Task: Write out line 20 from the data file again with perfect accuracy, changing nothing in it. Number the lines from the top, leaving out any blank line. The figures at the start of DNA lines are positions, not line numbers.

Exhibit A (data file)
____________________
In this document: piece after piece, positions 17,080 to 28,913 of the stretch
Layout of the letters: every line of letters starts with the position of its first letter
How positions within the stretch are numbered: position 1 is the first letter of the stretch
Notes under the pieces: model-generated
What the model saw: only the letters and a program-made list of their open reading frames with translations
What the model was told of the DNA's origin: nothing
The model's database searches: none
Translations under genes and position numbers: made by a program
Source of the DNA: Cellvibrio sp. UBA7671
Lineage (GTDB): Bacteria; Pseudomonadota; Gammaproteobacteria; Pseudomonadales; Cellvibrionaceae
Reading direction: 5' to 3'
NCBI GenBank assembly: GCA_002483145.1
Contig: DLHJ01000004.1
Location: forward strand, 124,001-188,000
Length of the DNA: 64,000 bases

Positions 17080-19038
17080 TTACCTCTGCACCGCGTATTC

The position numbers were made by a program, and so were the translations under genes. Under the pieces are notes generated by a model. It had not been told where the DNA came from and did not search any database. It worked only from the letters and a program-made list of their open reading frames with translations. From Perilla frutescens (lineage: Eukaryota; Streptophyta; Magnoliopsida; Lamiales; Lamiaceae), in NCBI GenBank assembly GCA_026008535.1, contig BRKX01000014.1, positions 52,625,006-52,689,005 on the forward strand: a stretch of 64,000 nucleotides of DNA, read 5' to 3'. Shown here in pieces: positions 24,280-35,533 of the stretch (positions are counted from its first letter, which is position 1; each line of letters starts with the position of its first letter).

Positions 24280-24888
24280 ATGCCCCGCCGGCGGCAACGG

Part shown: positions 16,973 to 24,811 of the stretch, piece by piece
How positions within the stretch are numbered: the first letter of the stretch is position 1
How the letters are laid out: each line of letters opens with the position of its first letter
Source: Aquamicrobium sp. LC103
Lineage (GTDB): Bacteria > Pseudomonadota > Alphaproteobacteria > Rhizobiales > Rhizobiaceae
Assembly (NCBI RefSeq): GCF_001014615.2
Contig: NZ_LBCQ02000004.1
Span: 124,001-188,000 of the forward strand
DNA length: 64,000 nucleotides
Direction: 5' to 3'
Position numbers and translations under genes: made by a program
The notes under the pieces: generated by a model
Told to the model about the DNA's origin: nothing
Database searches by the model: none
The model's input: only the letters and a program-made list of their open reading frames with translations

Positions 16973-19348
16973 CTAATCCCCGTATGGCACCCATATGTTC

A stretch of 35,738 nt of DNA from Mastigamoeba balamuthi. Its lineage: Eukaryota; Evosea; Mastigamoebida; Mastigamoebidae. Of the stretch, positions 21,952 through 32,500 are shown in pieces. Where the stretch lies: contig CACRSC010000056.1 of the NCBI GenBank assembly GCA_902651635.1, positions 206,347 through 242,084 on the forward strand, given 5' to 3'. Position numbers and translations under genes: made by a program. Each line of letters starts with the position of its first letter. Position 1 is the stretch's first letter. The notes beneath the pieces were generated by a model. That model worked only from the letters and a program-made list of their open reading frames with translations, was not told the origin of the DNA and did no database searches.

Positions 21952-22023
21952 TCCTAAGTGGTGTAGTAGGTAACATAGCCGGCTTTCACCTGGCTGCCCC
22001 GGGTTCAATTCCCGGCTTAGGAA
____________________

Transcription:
24280 ATGCCCCGCCGGCGGCAACGG